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Glad to see that you want to be proactive about your upcoming retirement. Smart move!
As you've read, many variables affect your retirement income some of which you cannot control. If you are under 65, you will have to deal with getting health insurance. Teacher retirement compensation differs in each state, and whether you taught in public or private schools.
My best advice is to get rid of credit card debt, and also set up a practice retirement budget. Try living on that amount for awhile. You'll get a feel for where your money will go when you do finally retire.


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Old 10-30-2016, 01:35 PM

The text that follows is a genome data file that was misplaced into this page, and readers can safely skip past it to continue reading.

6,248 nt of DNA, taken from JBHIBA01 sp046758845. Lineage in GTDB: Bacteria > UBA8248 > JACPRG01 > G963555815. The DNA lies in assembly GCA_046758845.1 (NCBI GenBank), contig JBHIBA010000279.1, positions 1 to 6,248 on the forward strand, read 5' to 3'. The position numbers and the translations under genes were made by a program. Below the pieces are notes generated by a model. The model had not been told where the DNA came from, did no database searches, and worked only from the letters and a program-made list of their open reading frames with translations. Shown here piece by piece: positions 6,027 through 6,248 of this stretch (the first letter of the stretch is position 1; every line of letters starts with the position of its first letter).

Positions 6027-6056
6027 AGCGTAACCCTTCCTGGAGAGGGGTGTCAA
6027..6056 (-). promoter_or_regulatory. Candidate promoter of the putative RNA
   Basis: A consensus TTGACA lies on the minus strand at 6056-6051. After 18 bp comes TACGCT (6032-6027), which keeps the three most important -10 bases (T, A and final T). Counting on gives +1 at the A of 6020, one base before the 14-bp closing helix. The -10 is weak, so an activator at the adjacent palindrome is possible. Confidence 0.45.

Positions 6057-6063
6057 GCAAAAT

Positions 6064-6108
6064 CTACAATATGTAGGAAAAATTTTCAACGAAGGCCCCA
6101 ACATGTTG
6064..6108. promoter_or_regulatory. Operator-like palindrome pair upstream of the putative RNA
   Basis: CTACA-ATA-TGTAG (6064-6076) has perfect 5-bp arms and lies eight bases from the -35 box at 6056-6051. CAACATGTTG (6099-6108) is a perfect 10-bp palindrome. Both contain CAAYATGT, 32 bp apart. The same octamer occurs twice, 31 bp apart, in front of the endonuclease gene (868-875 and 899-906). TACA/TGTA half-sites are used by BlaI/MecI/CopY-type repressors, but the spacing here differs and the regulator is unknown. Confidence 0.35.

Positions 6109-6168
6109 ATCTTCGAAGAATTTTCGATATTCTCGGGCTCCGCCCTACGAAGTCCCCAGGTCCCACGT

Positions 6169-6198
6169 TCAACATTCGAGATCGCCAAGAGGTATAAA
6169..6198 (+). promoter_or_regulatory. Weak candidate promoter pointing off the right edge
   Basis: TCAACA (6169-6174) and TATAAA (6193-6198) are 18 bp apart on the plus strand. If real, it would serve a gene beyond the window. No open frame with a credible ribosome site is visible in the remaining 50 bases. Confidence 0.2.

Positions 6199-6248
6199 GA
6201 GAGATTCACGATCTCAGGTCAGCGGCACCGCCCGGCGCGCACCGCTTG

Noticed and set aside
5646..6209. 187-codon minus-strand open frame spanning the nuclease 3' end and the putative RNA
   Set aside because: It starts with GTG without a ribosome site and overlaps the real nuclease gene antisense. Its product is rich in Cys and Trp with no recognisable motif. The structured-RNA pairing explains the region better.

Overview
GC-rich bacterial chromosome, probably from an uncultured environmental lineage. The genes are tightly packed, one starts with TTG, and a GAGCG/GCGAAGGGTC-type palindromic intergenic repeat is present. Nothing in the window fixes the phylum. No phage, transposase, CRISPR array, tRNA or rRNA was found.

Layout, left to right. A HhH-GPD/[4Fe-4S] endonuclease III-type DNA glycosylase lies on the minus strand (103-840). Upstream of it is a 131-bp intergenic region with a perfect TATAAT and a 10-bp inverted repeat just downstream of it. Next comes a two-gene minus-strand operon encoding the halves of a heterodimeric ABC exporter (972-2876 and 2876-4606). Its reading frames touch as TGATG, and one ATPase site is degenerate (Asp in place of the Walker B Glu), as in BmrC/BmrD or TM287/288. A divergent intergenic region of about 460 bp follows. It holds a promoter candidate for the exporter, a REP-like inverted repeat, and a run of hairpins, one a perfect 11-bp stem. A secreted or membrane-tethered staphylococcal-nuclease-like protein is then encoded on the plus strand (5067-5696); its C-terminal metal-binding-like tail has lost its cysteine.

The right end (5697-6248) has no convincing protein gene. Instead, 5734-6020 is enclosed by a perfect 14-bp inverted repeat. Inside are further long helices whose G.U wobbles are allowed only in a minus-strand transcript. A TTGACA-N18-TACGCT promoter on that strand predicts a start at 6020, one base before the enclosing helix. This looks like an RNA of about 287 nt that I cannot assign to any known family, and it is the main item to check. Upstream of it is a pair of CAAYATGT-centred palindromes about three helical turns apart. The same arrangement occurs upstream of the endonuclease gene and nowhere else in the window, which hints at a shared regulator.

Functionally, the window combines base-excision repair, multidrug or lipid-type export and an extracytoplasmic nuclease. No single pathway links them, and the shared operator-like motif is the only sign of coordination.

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Everyones life style is different so what one person needs to continue during retirement can be completely different than another person. Only you can decide if you have enough.

Retirement should not be a time to all of a sudden discover how much you need. Do your homework a very long time before you want to retire. If you want to continue your lifestyle then you need to know exactly how much you need now and compare that to exactly how much income you will have after retirement. This would include pensions, social security, investment income etc. You also need to factor in the additional cost for medicare, supplemental medical insurance and taxes which will change but do not stop after retiring. Eliminate all of your debt (house,cars credit cards etc) before retiring. Do the numbers and then...decide when to retire without surprises. At least thats how we rolled so we could continue the lifestyle we had before retiring.
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Old 10-30-2016, 03:20 PM